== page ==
Hey, it’s only been 10000 minutes–I figure it’s time for a post over here on dusty ole Mizz Information. I only have a few minutes because remember how I wrote about job hunting back in April? Well, three months of dedicated cover letter-writing, applying, interviewing and thank you emails resulted in…me remaining self-employed because working is working, amirite?
Remember that other time I wrote about the diversity that is totally missing from any discourse about DEI, neurodiversity? I’ve actually done quite a bit of reading, writing, learning and even speaking about the topic, and once my current glut of all work/no play is over, I intend to get back to it because I really think it’s well past time to start talking about the importance of different brains in the workplace and, accordingly, the importance of including neurodiversity as part of any DEI initiative.
I’ll come back for the neurodiversity part–in the meantime, here’s a handout [PDF] I created for a panel I was part of at the now-disbanded (don’t even get me started) Association Media & Publishing conference panel on the importance of understanding/embracing neurodiversity in the workplace.
If you know anything about ADHD, especially in adults, you’re probably familiar with the concept of the ADHD tax. I’ve been thinking about this a lot lately, especially in relation to the non-financial burdens that are just part and parcel of being neurodivergent. (BTW, I’ll stop here and clarify/point out that when I use the term neurodivergent/neurodiversity, here’s a good explanation of what I mean, from the excellent EARN website.)
Neurodiversity describes the natural way that people think, learn, perceive the world, interact, and process information differently. Different ways of thinking, learning, perceiving the world, and interacting with others helps organizations thrive, as a workforce that includes people with a variety of perspectives, backgrounds and experiences can improve creativity, innovation and problem solving.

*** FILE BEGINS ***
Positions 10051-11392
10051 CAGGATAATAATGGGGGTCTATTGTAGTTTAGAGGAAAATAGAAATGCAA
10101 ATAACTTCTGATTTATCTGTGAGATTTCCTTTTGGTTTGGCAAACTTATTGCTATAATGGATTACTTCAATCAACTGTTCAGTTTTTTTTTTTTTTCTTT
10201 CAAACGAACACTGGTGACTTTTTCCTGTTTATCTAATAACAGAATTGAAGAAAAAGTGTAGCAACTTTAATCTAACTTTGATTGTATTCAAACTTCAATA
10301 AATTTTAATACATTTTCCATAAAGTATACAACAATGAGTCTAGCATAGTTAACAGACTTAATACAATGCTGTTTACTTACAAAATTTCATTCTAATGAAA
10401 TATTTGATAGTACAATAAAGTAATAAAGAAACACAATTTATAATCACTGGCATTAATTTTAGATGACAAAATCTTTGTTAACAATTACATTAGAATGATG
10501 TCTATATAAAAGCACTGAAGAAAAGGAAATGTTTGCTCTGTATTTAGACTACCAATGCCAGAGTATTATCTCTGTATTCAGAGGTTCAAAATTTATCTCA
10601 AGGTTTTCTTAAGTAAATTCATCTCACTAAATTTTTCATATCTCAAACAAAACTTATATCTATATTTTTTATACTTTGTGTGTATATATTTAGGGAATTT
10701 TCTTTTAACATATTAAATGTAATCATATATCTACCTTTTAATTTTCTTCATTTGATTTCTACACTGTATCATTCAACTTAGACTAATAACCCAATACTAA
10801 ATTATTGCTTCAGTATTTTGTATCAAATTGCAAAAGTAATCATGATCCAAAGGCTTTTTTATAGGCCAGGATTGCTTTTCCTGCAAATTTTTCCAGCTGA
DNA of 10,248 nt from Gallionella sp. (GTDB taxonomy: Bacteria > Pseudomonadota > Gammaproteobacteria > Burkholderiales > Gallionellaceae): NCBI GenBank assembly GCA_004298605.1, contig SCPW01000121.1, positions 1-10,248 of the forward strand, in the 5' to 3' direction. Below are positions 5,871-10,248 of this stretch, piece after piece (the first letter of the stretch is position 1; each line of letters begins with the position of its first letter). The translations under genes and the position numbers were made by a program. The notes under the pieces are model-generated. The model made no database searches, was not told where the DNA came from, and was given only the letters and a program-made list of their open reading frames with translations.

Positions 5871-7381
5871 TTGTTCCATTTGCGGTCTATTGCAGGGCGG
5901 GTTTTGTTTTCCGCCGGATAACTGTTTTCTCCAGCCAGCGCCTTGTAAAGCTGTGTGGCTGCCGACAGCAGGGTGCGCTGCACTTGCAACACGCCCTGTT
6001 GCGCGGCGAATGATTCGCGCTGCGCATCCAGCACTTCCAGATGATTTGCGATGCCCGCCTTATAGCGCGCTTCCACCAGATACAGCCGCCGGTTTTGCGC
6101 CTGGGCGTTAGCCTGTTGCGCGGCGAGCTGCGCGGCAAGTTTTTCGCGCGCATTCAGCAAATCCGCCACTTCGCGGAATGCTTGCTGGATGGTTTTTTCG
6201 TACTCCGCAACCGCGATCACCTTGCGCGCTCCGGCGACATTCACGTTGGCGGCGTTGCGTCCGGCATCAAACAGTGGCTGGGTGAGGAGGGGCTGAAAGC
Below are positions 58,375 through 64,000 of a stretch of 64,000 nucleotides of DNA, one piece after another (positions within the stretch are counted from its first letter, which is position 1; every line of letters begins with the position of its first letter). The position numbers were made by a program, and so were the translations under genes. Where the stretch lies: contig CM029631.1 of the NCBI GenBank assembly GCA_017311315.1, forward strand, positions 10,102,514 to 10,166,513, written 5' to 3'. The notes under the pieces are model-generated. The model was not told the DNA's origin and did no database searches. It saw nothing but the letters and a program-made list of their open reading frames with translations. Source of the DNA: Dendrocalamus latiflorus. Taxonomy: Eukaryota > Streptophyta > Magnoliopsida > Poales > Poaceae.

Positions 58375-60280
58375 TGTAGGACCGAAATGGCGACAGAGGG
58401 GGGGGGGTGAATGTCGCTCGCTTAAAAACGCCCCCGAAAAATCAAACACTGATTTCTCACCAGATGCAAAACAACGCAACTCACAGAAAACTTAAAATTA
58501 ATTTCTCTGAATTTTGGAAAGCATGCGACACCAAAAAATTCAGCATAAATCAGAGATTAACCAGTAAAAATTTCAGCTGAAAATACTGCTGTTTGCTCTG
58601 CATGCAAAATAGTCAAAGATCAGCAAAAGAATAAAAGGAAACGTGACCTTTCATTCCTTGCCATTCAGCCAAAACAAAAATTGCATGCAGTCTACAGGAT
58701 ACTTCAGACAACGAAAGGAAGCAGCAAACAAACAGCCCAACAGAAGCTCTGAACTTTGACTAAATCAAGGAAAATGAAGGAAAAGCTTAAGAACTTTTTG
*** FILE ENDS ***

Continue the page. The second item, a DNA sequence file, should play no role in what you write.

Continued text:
Neurodivergent people include autistic people; people with attention deficit hyperactivity disorder (ADHD), post-traumatic stress disorder (PTSD) and other mental health conditions; and people with learning disabilities. This group also includes people with other intellectual and developmental disabilities and a wide range of conditions that can shape thinking, learning, and perceiving the world. In contrast, people whose brains and nervous systems function “typically” are known as neurotypical people. A workplace that supports all types of ways to think, learn, interact, and perceive the world supports neurodiversity.
Increasingly, many people in the U.S. and around the world identify as neurodivergent. Research suggests that up to 15-20% of the U.S. population is neurodivergent. You likely know, work alongside, and socialize with a significant number of people who are neurodivergent, including family members, coworkers, colleagues, and friends. No two neurodivergent people are exactly alike. Thus, each neurodivergent person will bring a different set of skills and talents to the workplace and have different access and support needs.EARN, “Defining Neurodiversity and Neurodivergence”
So back to the ADHD tax because…well, I’ll write about time blindness next time…
Being self-employed has its pros and cons. For me, that’s definitely true; however, it’s been leaning much further into cons territory for a while now. The isolation, the lack of ability to plan/earn a reliable income, all the costs and time-sucks that come with being a business owner, etc. I don’t have a stat handy on this and don’t have time to find one, but a lot of neurodivergent people are underemployed, unemployed or self-employed. Essentially that’s because, at least in my case, after spending years trying to navigate workplace politics, commuting, being able to focus and be productive from 9 am – 5 pm in an office environment, etc, it just seemed easier in a lot of respects to work for myself.
That’s great…if you want to be self-employed. But at the same time, it’s also really sad and hard, to be honest. And it also highlights why workplaces really need to start understanding neurodiversity and the imperative of including it as part of DEI efforts both strategic and in terms of hiring/employee engagement/retention. I want to work. I have great skills and great references. The fact that, like other ADHD tax things, finding, applying and interviewing for, being hired and being able to do my best work/be an asset to an organization–it just seems so elusive…and it absolutely shouldn’t. Not just for me–for the myriad neurodivergent people in the US (I say US because outside the US, neurodiversity is much more accepted and integrated into workplace initiatives).
So anyway, that’s my thought for the day, as I get down to business and try to ignore the gnawing anxiety that, come November, it’s back to the drawing board in terms of finding paid work. And given the association job market/my experience trying to get hired for a good four month period, it seems likely that self-employment/gig work will probably be easier (at least in the short term) to come by–especially since “holiday season” seems to extend from November through about mid-January for associations, and then again from about May until mid-September.
Thanks for reading! My intention (note: INTENTION lol) is to start writing about neurodiversity in the workplace, and this seems like as good a place as any to do it for now.